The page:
With this week’s news of Rosenblatt jumping into the waters of the public markets, a shift is taking place in the legal industry. As the fourth law firm to float in the UK since 2015, it begs the question: is going public the next big thing for the legal sector?
For legal businesses exploring this option and opportunity, an even bigger question emerges: are firms prepared to address the risk of the public markets?
The benefits of seeking capital from retail and institutional investors are evident. Rosenblatt has publicly stated their aims to use the investments to finance litigation, an increasingly important undertaking for law firms and their corporate clients. Additionally, many firms are looking at public equity as an alternative form of growth and structure to the law firm partnership model.
In a market some estimate to be in the realm of £30 billion, there is no shortage of eager investors looking to get a piece of the lucrative legal sector.
Public companies in sectors with a longer history of listing have long known that shareholders join the forefront – alongside clients/customers and employees –as its most key constituents. Those organizations enlist support from internal and external investor relations staff; company executives frequently address investors and analysts on performance and business goals.
Successful leaders at these companies understand the value of their business is, among other things, directly tied to perceptions of investors. It’s certainly a lesson Elon Musk and Tesla learned the hard way last week, as his public comments on an earnings call led to a one-day drop in the value of the business to the tune of $3 billion.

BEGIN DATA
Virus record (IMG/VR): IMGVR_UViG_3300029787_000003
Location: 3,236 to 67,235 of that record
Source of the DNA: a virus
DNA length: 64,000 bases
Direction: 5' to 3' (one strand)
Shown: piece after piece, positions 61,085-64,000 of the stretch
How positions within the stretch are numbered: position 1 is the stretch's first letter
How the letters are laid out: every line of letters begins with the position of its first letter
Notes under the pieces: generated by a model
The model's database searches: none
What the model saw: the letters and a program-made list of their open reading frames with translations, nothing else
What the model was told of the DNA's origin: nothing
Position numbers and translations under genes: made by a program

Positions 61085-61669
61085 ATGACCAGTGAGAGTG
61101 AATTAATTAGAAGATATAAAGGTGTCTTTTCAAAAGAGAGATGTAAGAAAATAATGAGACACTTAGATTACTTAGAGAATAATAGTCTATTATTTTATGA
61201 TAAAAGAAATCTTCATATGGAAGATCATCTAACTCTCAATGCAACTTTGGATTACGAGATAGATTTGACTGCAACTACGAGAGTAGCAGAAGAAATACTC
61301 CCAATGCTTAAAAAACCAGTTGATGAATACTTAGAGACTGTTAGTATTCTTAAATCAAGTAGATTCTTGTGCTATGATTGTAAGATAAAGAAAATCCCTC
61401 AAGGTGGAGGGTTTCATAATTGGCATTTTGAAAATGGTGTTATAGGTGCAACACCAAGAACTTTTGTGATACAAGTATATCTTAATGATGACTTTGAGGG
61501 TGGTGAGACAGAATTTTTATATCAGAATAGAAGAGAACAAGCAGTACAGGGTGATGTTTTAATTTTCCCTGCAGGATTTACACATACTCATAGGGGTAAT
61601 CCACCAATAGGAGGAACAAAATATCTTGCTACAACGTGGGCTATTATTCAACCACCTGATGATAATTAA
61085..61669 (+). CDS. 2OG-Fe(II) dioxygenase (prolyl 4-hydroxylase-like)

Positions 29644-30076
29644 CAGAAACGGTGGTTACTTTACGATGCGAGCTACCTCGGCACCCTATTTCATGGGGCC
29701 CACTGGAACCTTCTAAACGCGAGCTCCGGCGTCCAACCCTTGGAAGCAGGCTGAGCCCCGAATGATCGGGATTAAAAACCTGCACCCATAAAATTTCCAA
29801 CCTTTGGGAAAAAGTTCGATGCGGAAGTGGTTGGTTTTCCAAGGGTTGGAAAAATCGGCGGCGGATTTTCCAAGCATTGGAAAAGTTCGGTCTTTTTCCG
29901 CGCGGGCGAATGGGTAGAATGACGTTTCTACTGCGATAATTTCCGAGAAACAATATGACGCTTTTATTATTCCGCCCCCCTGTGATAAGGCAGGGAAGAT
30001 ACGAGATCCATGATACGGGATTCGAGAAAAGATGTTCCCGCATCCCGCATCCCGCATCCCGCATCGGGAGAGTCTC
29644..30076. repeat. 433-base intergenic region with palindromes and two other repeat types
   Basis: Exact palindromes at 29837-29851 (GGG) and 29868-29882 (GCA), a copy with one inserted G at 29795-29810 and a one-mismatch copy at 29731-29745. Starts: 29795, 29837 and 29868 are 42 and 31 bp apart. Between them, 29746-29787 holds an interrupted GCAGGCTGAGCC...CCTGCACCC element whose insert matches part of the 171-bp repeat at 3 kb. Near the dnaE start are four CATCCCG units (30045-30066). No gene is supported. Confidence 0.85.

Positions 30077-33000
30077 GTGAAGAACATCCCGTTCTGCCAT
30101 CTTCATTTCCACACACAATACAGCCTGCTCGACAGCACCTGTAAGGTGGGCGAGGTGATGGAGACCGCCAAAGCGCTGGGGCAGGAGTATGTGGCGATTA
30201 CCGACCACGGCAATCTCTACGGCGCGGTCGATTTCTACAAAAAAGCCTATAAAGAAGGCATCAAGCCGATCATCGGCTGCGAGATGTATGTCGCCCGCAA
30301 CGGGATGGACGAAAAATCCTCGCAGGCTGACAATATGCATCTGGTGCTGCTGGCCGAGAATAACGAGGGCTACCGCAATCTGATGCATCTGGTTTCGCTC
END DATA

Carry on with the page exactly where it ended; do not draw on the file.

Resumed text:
This is a relatively new landscape for law firms, and it reveals an important point: more than ever, it sharpens the focus on proactive communications and reputation management.
How well do potential investors know your business? How has your leadership reacted publicly to crises or perception of crises? Have you made efforts to raise the profile of your decision makers and key fee earners? Has your firm represented controversial litigants, and how have such cases been discussed in the media?
These and other related questions will be answered by investors in the form of their committed capital. Equally important – done well, proactive communications and reputation management can provide valuable insurance in the event the firm or its clients are called into question.